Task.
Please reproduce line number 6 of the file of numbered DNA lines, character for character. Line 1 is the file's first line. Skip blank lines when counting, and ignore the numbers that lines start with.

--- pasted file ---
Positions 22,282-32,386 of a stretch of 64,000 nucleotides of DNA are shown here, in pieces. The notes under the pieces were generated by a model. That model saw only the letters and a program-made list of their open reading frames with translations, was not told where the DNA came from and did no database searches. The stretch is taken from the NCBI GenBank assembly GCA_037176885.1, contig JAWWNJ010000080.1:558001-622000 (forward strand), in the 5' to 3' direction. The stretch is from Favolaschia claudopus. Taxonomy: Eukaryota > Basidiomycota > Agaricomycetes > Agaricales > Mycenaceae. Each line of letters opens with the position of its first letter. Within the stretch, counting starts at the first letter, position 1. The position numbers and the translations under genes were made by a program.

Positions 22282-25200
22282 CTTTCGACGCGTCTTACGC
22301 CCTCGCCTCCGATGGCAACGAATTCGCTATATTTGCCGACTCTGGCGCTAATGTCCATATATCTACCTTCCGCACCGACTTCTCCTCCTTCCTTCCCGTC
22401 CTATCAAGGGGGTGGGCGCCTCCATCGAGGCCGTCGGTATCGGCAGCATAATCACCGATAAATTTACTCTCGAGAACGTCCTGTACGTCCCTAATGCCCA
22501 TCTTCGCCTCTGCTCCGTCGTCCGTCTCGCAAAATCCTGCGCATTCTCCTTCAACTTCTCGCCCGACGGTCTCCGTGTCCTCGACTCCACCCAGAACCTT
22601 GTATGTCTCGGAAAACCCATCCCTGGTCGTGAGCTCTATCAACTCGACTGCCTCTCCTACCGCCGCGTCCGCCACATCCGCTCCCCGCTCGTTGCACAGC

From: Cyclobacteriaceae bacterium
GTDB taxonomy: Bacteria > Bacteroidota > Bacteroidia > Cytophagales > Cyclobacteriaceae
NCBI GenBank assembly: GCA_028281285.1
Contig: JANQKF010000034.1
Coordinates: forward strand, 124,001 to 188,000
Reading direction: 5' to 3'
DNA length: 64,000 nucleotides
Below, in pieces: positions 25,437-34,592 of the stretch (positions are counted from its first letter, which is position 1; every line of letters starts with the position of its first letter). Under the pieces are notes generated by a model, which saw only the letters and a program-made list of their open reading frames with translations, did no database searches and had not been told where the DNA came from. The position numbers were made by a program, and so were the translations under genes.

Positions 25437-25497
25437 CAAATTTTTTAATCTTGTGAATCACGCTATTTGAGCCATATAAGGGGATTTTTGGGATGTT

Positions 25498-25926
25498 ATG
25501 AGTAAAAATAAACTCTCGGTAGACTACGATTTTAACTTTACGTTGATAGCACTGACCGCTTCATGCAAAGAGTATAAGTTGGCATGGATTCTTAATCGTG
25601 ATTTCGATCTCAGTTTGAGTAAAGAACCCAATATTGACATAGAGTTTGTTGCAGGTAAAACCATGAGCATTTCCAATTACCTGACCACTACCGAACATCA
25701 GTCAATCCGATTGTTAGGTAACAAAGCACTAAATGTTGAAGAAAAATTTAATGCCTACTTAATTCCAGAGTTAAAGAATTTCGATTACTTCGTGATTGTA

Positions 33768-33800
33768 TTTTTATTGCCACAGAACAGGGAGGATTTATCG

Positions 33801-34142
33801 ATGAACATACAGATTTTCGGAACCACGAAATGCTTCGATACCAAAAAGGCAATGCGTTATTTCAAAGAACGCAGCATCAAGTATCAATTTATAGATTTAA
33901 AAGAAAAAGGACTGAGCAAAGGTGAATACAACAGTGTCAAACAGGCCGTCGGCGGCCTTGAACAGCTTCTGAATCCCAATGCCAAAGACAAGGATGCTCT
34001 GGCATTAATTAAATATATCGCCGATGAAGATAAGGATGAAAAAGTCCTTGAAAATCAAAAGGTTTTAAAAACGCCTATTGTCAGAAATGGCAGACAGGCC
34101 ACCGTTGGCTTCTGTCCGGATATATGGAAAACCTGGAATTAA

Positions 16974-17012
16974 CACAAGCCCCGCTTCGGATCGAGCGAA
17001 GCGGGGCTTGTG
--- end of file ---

22501 TCTTCGCCTCTGCTCCGTCGTCCGTCTCGCAAAATCCTGCGCATTCTCCTTCAACTTCTCGCCCGACGGTCTCCGTGTCCTCGACTCCACCCAGAACCTT